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Jeppe H. Christensen, Jens H. Christiansen, Søren Kyllingsbæk; Updating of motor specifications in open-loop conditions during movement time. Journal of Vision 2012;12(9):1087. doi: 10.1167/12.9.1087.
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The planning-control model proposed by Glover (2004), suggests that an unfolding visual representation gradually assumes control of goal-directed action. Can the gradual build up of control during movement time be quantified by looking at performance as a function of time from movement onset to which no further grasp corrections are made? Participants (N=7) were asked to grasp a bar of light presented briefly (40ms) on a computer display and specify it with two separate features, namely angle (30°-70°) and length (6cm-9cm). Hand and finger movements where acquired using a motion capture system that ensured sampling of the full grasp cycle. Statistical analysis of the continuous angle and aperture between index finger and thumb were conducted from movement onset to terminal position. A novel measure of accumulated variance was employed to each trial, quantifying them in five discrete stages going from very late to very early time of specification. Results show that successful performance for both features are highly dependent on the time to which no further grasp corrections are made (chi2 test of independence; angle: p<0.001 length: p<0.001), sooner the better. A simple speed-accuracy trade-off would have predicted the inverse relationship. Trial-by-trial accuracy can be predicted from the specification time. Motor specification of features in an open-loop condition updates during movement time in a feed-forward manner (no visual feedback). Thus, the results support the conjectures of the planning-control model.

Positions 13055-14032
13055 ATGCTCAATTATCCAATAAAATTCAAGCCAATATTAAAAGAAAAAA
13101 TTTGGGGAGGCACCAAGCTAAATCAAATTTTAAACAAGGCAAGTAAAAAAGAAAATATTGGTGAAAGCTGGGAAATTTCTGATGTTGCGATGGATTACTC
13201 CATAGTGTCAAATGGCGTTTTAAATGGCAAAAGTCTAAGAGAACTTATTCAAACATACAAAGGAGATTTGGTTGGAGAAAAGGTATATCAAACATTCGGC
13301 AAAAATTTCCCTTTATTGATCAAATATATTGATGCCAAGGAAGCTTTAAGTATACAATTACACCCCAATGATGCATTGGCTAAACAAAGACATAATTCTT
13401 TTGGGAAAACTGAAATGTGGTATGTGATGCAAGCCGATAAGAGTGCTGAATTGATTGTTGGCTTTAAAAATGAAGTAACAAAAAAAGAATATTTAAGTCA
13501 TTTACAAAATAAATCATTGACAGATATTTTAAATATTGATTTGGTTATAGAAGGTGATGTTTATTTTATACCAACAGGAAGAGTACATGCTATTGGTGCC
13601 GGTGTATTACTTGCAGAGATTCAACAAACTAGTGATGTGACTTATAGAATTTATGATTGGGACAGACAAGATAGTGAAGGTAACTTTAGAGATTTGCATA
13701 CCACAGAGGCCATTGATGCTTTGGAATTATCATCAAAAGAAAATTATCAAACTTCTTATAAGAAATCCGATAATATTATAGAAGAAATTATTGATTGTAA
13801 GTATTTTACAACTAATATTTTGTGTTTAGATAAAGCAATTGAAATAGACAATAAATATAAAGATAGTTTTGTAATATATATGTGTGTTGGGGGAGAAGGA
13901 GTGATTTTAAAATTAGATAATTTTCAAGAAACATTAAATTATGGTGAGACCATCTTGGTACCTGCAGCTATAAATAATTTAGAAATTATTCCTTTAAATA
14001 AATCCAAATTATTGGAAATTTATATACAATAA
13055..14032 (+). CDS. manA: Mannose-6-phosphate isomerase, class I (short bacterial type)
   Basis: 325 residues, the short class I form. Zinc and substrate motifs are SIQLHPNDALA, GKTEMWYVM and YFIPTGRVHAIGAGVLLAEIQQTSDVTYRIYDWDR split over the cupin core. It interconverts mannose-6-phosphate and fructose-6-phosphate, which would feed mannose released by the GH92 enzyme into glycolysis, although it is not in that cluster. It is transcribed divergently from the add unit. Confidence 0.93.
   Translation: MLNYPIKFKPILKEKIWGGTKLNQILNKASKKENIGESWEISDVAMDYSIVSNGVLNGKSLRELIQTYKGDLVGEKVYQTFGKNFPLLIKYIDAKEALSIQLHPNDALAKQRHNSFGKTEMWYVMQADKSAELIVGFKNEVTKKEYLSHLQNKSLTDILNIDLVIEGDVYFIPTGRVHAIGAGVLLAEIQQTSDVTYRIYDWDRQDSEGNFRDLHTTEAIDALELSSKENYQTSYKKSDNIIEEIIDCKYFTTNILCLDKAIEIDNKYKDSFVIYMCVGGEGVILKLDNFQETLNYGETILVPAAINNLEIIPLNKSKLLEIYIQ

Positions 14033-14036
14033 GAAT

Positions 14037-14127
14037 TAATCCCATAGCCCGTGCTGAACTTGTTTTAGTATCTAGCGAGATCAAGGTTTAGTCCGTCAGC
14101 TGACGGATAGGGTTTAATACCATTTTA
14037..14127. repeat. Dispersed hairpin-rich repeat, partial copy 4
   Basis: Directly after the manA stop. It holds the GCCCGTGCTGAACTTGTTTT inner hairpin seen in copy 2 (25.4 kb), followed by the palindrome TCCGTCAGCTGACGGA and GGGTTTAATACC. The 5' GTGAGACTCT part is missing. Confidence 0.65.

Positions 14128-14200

Meeting abstract presented at VSS 2012
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